A few days ago a woman from NYC attempted to climb Mt Washington and didn’t make it. She died on the trail. She worked in the financial district and did adventures on weekends. I honeymooned along the Appalachian Trail exactly where it climbs to the Presidential Range, peaking at Mt Washington. That was July, 1964. No snow remained. There’s a caution-plaque at the foot of the trail. I use it as illustration of a certain kind of passionate speech in my Thoreau book. Somehow it seemed apt to quote it today:
CAUTION: The appalling and needless loss of life on this mountain has been due largely to the failure of robust trampers to realize that wintry storms of incredible violence occur at times even during the summer months. Rocks become ice-coated, freezing fog blinds and suffocates, winds of hurricane force exhaust the tramper, and when he stops to rest, a temperature below freezing completes the tragedy. If you are experiencing difficulty, abandon your climb! The highest wind velocities ever recorded were attained on Mt. Washington. Since the worst is yet to come, turn back without shame, before it’s too late.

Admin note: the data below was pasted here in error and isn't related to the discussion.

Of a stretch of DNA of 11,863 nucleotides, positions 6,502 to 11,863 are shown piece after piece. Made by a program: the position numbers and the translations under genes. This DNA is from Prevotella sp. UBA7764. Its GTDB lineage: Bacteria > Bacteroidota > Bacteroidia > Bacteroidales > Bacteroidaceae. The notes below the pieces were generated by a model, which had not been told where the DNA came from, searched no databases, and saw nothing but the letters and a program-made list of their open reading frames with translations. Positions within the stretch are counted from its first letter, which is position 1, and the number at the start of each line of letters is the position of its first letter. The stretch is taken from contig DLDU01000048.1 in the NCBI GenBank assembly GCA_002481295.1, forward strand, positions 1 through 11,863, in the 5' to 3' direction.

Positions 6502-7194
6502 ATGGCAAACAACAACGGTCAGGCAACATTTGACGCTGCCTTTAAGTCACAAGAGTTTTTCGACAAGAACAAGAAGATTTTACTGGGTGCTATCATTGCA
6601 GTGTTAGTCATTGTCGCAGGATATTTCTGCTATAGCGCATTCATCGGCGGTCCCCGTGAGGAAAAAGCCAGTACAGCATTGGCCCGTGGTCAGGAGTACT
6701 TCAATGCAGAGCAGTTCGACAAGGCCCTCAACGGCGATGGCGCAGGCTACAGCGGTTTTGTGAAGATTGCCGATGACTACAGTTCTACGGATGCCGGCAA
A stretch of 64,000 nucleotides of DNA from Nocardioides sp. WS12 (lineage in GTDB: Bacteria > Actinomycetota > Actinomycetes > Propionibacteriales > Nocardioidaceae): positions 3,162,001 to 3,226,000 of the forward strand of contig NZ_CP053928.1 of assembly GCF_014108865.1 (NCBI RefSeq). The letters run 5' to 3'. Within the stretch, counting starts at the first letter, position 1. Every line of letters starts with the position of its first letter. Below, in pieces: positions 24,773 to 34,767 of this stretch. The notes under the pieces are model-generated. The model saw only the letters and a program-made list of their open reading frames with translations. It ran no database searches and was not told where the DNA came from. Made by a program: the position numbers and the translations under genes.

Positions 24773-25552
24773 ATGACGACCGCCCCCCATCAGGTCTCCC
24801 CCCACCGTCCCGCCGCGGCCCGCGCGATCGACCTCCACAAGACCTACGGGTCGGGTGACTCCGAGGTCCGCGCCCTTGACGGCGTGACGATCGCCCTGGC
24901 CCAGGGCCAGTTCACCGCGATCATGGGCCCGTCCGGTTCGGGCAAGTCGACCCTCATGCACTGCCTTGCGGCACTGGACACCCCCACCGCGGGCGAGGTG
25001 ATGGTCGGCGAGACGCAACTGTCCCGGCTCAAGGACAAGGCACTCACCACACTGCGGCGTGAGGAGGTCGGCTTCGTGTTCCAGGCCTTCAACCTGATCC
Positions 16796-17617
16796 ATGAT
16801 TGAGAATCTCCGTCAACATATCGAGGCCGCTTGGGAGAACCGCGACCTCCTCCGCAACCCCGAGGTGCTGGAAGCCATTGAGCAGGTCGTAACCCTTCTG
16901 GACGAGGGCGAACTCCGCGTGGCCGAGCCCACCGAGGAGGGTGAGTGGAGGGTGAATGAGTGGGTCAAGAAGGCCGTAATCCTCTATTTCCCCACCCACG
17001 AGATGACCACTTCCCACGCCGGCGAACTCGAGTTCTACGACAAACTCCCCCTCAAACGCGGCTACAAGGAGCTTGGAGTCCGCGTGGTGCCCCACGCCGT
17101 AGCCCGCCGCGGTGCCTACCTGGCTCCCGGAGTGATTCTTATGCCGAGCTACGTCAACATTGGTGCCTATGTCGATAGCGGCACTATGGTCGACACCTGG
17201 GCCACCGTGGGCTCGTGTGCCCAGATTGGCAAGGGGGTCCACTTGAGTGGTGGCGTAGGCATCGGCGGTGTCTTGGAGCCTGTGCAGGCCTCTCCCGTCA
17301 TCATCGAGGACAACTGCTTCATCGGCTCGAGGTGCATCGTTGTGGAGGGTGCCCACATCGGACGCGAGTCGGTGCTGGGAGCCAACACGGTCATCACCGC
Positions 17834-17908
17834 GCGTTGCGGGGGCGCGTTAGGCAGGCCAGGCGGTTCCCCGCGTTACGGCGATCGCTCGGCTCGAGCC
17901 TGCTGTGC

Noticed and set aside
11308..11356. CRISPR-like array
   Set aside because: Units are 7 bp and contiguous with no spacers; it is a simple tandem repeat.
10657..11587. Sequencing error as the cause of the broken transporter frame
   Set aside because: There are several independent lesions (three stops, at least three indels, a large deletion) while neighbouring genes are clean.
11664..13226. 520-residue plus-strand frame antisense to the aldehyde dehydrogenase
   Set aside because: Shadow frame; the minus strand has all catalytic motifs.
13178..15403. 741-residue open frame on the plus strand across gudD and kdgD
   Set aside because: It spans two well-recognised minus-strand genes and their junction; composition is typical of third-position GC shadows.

That is how the caution read in the ’70s and before. With the decline of literacy and penchants for efficiency, the caution got more telegraphic and non-literary over the years. Our winter hiker would have seen a three sentence abbreviation of my version, which can be found in full in The Appalachian Mountain Club White Mountain Guide, 1976 edition, (Boston: AMC Books, 1976), p. 3.